By Orla Ryan
By BBC News website business reporter
When the Commission for Africa unveils its report, it will be treading a well-worn path.
High hopes surround the Commission for Africa's report
It is 25 years since former West German Chancellor Willy Brandt called for action to help the developing world.
The Brandt report appeared to catch the public imagination - translated into two dozen languages, it sold nearly a million copies.
But despite its endorsement by the United Nations and discussion at the G7 summit and an economic summit of world leaders - aid levels fell and few of Brandt's suggestions were ever acted on.
Mr Brandt spent two years on the report, officially called the North-South report. Its central thrust was that it would benefit the north to address poverty in the south.
The former German Chancellor Willy Brandt - out of office, he became a champion for aid
The report called for more and better-deployed aid, suggesting that developed countries should be giving aid equivalent to 1% of their GDP to poor nations by 2000.
In fact, since then, aid to poor nations has actually fallen from 0.35% of GDP to 0.21% of GDP.
A wide ranging look at development, the report called for an emergency relief programme, restructuring of the global economy and ongoing global negotiations on the issues it raised.
Some argue that Brandt was the right report at the wrong time - published at the cusp of a new era, one which saw both Ronald Reagan and Margaret Thatcher come to power and one in which aid flows fell.
"The vision was really ahead of its time," says James Quilligan, an adviser to the Brandt Commission. "It was at the end of the Keynesian era...the whole economic culture has [since] been redefined."
Since then, he says, the debate on development has shifted from talk of global change to a discussion on trade, aid and debt relief.
But Brandt was not the first rallying call for greater aid flows to go ignored.
In 1968, World Bank President Robert McNamara asked former Canadian Prime Minister Lester B.Pearson to look at the achievements of 20 years of development funding and what should happen next.
Top 10 recipients of aid in Africa, 2002*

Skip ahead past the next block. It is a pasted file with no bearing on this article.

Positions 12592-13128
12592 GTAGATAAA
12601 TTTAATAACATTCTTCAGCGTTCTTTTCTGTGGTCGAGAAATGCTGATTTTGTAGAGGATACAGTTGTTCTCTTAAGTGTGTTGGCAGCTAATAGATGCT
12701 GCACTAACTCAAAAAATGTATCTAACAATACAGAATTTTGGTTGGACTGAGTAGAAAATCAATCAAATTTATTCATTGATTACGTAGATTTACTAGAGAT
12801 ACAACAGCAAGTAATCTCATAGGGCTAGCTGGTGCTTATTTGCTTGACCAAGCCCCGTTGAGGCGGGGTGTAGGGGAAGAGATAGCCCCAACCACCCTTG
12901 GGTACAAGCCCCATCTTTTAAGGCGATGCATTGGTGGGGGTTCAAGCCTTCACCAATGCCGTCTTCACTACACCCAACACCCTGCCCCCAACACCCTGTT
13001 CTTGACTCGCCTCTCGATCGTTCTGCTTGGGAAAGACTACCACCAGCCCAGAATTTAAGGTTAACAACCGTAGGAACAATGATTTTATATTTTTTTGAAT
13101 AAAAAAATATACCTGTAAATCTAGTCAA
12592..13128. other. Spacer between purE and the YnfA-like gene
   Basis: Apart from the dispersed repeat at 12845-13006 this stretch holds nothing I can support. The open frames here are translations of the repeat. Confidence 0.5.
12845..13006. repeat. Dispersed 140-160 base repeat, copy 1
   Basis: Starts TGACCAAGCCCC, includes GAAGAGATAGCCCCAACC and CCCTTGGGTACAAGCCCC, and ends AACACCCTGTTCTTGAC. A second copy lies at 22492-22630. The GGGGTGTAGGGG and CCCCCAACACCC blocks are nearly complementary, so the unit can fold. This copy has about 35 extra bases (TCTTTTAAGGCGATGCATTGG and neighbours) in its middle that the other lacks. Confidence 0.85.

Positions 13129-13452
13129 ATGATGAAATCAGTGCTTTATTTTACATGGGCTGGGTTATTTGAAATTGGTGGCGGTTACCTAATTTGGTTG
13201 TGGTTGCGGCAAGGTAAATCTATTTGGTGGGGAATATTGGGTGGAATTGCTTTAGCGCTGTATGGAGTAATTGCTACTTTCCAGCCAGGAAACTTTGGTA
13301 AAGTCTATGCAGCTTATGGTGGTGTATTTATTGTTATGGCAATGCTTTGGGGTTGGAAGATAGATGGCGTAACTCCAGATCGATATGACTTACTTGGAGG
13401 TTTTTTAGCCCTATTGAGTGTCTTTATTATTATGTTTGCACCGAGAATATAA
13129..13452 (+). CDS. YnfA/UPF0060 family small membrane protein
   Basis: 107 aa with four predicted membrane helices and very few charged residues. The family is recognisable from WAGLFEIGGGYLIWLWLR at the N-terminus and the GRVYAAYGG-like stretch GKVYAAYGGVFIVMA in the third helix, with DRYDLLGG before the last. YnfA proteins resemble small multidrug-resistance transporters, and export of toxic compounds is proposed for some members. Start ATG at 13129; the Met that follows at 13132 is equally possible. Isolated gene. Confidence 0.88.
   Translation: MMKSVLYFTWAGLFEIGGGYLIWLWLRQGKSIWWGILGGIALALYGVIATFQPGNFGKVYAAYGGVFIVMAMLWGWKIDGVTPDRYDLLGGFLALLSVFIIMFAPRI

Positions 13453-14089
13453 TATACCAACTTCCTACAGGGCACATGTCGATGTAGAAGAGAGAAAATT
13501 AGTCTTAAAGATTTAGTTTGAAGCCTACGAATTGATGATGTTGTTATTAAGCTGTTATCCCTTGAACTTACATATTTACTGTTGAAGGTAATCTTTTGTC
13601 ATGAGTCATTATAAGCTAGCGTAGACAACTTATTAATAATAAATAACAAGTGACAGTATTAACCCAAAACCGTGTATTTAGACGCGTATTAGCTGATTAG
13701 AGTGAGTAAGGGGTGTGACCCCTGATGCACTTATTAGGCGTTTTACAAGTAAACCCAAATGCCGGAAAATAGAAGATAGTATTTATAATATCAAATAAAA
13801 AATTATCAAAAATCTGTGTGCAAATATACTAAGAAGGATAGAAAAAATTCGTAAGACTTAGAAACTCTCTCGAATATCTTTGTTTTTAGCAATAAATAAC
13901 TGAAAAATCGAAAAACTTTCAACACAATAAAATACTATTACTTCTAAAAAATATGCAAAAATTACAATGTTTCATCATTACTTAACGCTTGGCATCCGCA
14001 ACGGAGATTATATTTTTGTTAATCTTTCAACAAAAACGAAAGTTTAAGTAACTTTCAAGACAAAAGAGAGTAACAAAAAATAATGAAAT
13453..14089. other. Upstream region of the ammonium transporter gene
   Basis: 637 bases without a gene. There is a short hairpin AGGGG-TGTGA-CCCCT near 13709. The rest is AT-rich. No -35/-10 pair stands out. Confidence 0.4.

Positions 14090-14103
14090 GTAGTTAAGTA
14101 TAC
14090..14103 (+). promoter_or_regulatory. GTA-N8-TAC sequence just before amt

Ivory Coast: 1,069
South Africa: 657
*Figures in US dollars million. Source: OECD
It concluded that aid had played a role in the economic development of less-developed countries and set specific aid targets.
By 1975, it said, total aid should amount to 1% of GNP while official aid should touch 0.7% of GNP. Again, the targets went unmet.
The report - foreshadowing the trade campaigns of later years - warned it would be futile to nullify the effects of increased aid by inconsiderate trade policies.
Cold War winds
The Pearson report was commissioned at a time when aid - which had its roots in post-colonial times - was being rapidly politicised during the Cold War.
The 1980s witnessed the rise of Structural Adjustment Programmes (SAPS) which offered aid in return for reform.
These programmes became a lightning rod for frustration at the West's apparent desire to dictate policy to the developed world.
Partly as a result of this criticism, SAPs are no longer just about balancing the books but also about reducing poverty, Edward Brett, a senior research fellow in the Development Studies Institute at the London School of Economics, points out.
This also means more aid is needed - to maintain provision of services such as health and education while the deficit is being cut.
The Commission for Africa will publish its report into a different world than previous reports and it is by no means clear whether this will make its task - of persuading governments to increase aid - easier.
There is now greater public awareness of the issues highlighted by Brandt and Pearson than there was previously.
Unlike Brandt, Tony Blair is a serving politician, a fact which could limit him from making radical suggestions but may strengthen his hand when it comes to implementation.
Decades of aid flows to Africa have however increased scepticism about its effectiveness. Some argue that over-reliance on aid allows recipient governments to shirk reform of domestic revenue systems.
While money is needed, by itself it is not enough.
"There are still plenty of governments of crooks and criminals. Do we give them five times as much aid and allow them to put it into their own bank accounts?" says John Roberts, the Overseas' Development Institute's director of the Economic and Statistics Analysis Unit.
The sense of urgency remains.
The ODI's John Roberts says aid works "very, very badly", but that isn't a reason for not doing it - but a reason to find ways of improving it.
The issue is - partly at least - whether the people holding the purse strings will buy into the latest report.
"If people buy into the moral, it could mean a major increase in the aid available," Mr Roberts says.